Pete Carroll is quite the prankster. On several occasions he was part of or an instigator in a joke pulled off against one of the players he coached. This one prank in particular—done on April Fools' Day, no less—had Carroll's squad believing that one of the teammates, Everson Griffen, was being arrested for physically abusing a freshman.
Griffen denied it, but Carroll got the police involved and said he had evidence. At one of the practices he played the so-called evidence, which turned out to be a tape of Griffen laying down a hard hit on a teammate during a practice.
Mark Cuban has long been basketball's bad boy. As an owner he has been fined more money than most of us will make in our lives and has even been given technical fouls in response to antics.
For this April Fools' Day prank, Cuban decided to hire a fake referee and stage a hockey-style brawl with the man. After the ref made a call, Cuban walked onto the court and started taunting him. He pushed the ref twice and the ref pushed back, landing him and Cuban in a fight. Mavs players and head coach, unaware of the joke, pulled Cuban off the ref, who proceeded to throw him out of the game.
The best part about this prank is that Cuban's track record made it more than believable that he would actually tangle with a referee.
Build your own Olympian was the story of this April Fools' Day prank from cycling magazine Velonews, when it announced the creation of a new company by U.S. Olympians Connie Carpenter and David Phinney that sold the sperm and/or egg of these two stars for $250,000 apiece (or the option to combine both for $1 million) in order to create the ideal champion baby.
Felix Magowan, the fictional spokesman of the company, was quoted as saying any couples who want champion children would find them at Olympic Genes. The company was of course an April Fools' joke, but many gullible readers didn't know that at first as they believed the company really existed.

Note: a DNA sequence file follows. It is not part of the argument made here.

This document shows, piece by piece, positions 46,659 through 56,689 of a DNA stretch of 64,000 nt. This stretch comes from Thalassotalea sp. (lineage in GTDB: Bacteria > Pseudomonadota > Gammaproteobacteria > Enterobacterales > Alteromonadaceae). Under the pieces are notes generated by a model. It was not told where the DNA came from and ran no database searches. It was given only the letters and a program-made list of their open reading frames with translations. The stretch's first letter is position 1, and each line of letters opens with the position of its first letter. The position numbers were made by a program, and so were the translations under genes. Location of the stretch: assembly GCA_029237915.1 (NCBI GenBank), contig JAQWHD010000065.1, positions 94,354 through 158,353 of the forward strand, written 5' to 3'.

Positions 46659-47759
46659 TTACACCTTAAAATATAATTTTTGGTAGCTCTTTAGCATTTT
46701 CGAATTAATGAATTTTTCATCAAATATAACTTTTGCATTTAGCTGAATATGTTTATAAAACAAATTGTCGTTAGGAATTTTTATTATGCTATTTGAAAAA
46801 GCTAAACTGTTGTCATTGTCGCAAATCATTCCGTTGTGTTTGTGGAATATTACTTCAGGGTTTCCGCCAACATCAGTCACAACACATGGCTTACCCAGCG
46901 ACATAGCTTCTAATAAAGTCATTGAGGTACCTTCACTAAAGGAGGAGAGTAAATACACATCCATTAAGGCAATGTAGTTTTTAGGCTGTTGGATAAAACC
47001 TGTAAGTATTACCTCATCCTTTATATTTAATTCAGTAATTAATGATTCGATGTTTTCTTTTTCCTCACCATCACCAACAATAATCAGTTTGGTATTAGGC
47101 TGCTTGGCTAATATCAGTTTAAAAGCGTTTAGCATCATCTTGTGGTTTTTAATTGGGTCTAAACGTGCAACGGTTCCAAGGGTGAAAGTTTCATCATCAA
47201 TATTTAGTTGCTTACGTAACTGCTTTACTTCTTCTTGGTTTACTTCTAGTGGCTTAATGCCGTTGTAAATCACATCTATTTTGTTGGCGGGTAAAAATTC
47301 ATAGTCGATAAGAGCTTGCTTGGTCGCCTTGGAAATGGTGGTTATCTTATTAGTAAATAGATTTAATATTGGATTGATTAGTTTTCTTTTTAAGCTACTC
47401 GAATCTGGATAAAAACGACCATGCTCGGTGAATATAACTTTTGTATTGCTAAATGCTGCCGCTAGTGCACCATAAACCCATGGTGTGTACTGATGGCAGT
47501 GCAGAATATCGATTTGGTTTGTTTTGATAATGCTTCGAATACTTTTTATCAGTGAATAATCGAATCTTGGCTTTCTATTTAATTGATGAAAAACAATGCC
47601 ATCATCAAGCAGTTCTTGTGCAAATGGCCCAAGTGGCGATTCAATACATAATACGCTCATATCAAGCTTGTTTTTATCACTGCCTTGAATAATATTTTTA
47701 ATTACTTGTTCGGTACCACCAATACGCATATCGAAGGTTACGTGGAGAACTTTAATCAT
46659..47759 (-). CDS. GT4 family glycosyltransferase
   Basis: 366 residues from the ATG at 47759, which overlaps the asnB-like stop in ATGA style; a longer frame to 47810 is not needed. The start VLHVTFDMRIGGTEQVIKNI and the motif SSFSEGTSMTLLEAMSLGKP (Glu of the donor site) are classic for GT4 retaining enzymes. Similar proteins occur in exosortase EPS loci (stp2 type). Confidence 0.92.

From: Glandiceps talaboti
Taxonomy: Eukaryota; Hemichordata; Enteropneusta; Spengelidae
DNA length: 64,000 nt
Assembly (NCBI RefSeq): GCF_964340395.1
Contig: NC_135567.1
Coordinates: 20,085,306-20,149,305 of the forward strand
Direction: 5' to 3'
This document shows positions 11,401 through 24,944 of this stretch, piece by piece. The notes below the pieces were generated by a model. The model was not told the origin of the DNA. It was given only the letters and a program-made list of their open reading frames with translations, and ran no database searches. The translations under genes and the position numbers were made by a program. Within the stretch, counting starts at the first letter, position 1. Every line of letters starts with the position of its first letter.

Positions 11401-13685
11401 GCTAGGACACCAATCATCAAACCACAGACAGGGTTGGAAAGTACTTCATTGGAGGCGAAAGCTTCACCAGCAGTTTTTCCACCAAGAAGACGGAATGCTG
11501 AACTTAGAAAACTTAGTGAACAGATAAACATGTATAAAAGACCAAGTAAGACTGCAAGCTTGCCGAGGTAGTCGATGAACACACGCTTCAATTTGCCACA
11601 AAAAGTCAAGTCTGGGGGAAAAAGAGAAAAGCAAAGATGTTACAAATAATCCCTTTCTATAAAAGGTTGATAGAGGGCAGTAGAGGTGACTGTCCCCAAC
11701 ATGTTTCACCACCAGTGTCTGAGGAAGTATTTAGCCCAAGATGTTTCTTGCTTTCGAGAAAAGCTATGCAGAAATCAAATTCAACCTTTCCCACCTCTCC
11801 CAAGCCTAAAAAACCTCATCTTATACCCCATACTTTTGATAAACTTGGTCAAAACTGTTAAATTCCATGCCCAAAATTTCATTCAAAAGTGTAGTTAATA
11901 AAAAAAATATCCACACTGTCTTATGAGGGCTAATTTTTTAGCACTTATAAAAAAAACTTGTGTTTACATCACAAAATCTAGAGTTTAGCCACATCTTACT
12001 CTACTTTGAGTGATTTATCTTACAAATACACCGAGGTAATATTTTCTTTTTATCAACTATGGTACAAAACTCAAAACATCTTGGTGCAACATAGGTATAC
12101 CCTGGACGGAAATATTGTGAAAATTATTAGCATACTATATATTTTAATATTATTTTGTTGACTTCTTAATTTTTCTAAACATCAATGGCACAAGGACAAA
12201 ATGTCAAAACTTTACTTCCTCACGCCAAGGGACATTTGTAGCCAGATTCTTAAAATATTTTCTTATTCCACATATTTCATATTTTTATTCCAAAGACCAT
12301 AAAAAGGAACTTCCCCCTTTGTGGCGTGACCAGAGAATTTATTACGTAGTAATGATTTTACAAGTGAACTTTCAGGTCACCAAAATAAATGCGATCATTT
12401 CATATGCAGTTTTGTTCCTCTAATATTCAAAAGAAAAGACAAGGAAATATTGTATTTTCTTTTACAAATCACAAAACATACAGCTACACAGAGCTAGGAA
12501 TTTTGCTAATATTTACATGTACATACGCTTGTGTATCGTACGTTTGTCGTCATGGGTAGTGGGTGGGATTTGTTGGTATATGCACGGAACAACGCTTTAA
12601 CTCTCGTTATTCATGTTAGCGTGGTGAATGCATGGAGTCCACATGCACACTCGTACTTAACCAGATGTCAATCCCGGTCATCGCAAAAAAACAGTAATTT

On April 1, 2009, the Orlando Magic pulled a double duty prank on their fans.
It all began with the announcement that star center Dwight Howard had been traded to the Oklahoma City Thunder and that former Magic All-Star Penny Hardaway was coming back to join the team.
Although this fake trade was quickly debunked, the Magic weren't done with their April Fools' Day fun.
Later that night at the game, the Magic pulled off the well-documented, half-court shot for $100,000. This prank started by CollegeHumor.com involves an unsuspecting person to attempt the shot and a crowd that has been let in on the joke.
When Dan shoots the ball, he misses badly, but he doesn't know that because the fans are instructed to cheer wildly as if he just made it. Dan is so excited to runs around the court. He is eventually told about the prank, and one would think that is where it ends.
In a little bit of a reversal and unseen in video, it turns out Dan is an actor. When he is asked what he will do with the money, Dan talks of being recently laid off, obviously making all in the crowd feel like jerks for tricking him. That is clear by the collective "aw" you hear in the video. It isn't until later that Dan is revealed to be an actor so for most of the game, Magic fans think they were in on the joke when really it was a "gotcha" moment as the joke was on them.
The prank itself was not really that original, but the pre-planning of it makes this Yale prank over Harvard one of the best college pranks of all time.
In order to pull this off, 24 Yale students dressed up and claimed to represent the non-existent Harvard Pep Squad. They distributed 1,800 signs to Harvard supporters and told them the sign would spell out "Go Harvard."
Well Harvard fans bought it hook line and sinker and as a result ended up holding up a sign for all Yale fans and national media to see that said "We Suck."
Pure genius by Yale.
Lendale White decided to orchestrate a prank against his USC teammates with the involvement, of course, of Pete Carroll and a few of the other coaches.
White got into a heated argument with Carroll and then-offensive coordinator Lane Kiffin over the lack of touches he received in practice. The fight turned into an intense and heated shouting match that ended with White walking off the field much to the surprise of his teammates.